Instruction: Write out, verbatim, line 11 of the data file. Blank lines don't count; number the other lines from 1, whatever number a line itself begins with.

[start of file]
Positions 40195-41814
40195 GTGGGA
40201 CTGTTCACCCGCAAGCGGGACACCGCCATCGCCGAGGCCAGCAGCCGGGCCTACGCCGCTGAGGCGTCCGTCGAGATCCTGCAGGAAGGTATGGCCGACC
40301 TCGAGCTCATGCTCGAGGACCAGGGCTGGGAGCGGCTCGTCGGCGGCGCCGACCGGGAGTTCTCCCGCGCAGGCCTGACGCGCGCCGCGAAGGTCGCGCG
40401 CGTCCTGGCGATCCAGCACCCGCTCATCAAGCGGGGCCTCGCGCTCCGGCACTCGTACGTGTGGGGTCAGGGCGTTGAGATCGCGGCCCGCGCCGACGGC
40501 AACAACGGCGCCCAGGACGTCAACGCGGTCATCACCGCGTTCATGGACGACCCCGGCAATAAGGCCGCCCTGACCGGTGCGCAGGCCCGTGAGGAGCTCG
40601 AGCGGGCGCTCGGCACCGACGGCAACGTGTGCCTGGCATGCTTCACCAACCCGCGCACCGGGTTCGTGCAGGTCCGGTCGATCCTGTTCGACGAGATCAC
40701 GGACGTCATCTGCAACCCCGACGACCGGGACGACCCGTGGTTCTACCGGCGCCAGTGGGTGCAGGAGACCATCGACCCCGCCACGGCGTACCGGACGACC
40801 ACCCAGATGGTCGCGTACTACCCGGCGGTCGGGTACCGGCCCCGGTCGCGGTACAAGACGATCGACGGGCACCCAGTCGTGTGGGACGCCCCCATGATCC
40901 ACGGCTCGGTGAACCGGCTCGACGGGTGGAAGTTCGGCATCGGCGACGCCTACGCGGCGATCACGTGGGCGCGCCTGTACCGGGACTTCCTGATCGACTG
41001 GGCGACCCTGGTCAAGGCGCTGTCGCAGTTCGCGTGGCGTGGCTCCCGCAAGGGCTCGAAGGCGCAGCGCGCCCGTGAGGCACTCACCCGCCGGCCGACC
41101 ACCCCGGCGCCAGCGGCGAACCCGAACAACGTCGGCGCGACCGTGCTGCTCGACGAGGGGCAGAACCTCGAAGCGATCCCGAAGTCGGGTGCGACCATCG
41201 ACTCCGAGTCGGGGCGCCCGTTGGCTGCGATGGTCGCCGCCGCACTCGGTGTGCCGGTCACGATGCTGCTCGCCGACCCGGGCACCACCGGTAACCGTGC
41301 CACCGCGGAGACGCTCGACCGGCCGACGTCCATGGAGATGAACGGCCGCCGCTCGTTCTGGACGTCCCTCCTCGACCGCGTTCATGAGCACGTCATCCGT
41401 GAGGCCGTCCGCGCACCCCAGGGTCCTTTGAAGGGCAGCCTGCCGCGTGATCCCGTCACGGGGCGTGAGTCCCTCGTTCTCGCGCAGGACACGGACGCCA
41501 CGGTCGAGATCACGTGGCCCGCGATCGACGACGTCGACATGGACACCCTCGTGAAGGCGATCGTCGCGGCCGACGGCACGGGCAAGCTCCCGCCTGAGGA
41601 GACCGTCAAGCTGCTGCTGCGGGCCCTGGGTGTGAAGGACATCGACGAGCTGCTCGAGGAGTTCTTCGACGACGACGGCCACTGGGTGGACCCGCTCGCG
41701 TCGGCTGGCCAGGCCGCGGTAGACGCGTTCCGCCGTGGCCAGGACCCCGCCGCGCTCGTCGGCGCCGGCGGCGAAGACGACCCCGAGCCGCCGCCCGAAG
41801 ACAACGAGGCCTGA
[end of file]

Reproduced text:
41001 GGCGACCCTGGTCAAGGCGCTGTCGCAGTTCGCGTGGCGTGGCTCCCGCAAGGGCTCGAAGGCGCAGCGCGCCCGTGAGGCACTCACCCGCCGGCCGACC